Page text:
When it comes to dinosaurs, there are those of us that can pronounce their names, and those who can't. For every person who can toss off Futalognkosaurus, Xiongguanlong, and Daspletosaurus like it's nothing, there are dozens of us who must try to slide through saying the words like a dizzy hippo riding a unicycle through butter. (Or better yet, just avoid saying them entirely.)
The thing is, when you learn what these names actually mean—for example, using the names from earlier, 'Giant Chief Lizard', 'Grand Pass Dragon', and 'Frightful Lizard'—it's hard not to come away thinking, "Well, if only they just used that as the name, it would be so much easier!" And, let's face it, more awesome, too.
That's why we're both relieved and thrilled to announce this brand new tyrannosaurid that needs no pronunciation guide.
It is what it says it is
Isn't that great? Seriously. 'Dynamo' plus 'terror' = name. It's so clean and simple. Allow us to demonstrate...
Hey, uh, what's this dinosaur's deal?
That one? Oh, that's Dynamoterror.
Whoa, enough said. Sounds like a nasty customer!
And true to its name, Dynamoterror was indeed a dino that you would not want to mess with. Measuring a little over 9 metres (30 feet), this was a top predator of its day (though it was definitely smaller than a T-rex). It shared many of the same characteristics of other dinosaur predators. Smaller forelimbs, a bipedal (two-legged) walking stance, a long tail for balance, and a massive head full of razor-sharp teeth.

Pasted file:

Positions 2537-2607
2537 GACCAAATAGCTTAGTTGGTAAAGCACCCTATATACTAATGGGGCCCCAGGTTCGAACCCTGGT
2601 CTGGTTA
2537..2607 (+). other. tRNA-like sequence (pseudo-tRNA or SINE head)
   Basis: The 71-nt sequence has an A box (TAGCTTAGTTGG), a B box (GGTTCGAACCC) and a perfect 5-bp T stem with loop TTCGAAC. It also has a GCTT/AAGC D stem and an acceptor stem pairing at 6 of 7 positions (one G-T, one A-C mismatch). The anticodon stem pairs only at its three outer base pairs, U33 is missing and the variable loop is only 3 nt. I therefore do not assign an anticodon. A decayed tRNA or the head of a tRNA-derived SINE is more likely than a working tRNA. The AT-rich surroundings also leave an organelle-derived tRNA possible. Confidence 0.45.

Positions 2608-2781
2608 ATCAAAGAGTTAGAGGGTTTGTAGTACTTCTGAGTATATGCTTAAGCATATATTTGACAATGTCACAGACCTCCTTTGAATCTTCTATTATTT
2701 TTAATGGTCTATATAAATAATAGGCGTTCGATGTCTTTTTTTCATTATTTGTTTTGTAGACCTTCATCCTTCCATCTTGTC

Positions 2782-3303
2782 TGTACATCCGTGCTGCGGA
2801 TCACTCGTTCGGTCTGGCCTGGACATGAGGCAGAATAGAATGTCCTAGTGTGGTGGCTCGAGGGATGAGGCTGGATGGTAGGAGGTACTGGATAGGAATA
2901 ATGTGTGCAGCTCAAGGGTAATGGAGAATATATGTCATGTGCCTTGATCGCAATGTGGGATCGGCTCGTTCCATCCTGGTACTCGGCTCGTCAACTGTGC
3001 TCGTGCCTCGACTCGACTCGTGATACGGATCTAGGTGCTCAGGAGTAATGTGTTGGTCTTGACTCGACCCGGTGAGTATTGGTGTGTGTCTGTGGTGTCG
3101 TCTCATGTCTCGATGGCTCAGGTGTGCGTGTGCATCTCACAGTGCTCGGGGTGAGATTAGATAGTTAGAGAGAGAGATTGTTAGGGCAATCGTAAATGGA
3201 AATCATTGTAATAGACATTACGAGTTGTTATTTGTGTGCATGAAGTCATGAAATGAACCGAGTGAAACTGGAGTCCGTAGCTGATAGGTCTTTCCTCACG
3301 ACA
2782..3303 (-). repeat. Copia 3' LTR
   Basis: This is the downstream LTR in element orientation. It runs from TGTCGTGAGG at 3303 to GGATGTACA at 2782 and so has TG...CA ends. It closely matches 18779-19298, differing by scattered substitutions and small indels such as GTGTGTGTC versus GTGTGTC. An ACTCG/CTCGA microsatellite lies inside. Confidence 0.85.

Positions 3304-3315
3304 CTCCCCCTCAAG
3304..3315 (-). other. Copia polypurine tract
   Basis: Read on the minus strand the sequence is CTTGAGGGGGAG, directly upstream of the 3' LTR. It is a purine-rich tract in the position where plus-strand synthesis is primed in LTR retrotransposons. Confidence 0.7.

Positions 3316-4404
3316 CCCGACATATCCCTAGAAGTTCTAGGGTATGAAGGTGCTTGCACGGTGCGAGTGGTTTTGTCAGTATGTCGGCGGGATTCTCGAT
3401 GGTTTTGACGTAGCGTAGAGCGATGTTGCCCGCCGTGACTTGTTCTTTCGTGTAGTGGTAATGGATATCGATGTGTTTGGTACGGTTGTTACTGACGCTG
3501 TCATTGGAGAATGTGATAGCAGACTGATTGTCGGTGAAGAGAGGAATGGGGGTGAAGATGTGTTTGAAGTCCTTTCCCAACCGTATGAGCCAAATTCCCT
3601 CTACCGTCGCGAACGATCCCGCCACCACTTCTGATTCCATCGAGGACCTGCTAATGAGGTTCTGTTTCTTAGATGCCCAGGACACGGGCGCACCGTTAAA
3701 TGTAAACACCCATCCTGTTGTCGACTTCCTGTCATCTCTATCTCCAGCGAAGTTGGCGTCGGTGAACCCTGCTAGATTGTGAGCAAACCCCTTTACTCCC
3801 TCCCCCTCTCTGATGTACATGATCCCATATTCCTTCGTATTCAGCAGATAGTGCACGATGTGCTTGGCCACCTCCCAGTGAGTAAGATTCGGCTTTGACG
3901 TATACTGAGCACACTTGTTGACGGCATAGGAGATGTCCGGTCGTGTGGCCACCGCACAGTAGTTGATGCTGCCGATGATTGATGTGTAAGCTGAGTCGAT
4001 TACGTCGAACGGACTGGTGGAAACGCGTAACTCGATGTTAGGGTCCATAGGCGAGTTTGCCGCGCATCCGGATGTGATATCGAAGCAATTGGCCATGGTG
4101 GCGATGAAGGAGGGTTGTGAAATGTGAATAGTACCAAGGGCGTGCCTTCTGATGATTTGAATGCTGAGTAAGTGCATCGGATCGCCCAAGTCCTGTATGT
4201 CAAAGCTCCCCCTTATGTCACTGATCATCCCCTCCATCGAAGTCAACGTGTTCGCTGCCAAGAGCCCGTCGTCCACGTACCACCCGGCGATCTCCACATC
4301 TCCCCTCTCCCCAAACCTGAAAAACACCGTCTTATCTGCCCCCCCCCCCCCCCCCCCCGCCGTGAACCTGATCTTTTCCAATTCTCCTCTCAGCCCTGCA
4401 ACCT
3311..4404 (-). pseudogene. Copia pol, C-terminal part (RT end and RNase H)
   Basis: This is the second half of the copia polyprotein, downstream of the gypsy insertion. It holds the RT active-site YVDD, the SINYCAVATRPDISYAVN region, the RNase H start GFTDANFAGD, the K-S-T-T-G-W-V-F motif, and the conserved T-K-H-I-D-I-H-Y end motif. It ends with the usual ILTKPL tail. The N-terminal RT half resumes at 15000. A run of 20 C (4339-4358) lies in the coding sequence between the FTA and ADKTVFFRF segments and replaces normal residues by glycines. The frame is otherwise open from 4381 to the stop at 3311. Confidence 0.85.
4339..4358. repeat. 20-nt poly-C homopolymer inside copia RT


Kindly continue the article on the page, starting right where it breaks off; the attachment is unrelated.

More than just a name
Of course, there are many more reasons to dig Dynamoterror than its killer name. It represents one of the earliest tyrannosaurids ever found in North America. Click and drag to take a super cool 3D look at one of its bones below.
You see, T-rex actually dates from the very end of the dinosaur era—around 66 to 68 million years ago. Some of its other relatives go back to around 75 million years ago and later. But the Dynamoterror fossil is suspected to be 80 million years old. In other words, it may represent part of the chain of predator evolution that saw these beasts go from mighty terrors to lizard rulers!
But, uh ... about that name again
That's great news. Really. But can we bring the focus back to naming dinosaurs? We just honestly believe that we're on the edge of a real revolution here: Dinosaur names everyone can pronounce. We have some ideas ...
Just give it a thought, okay scientists?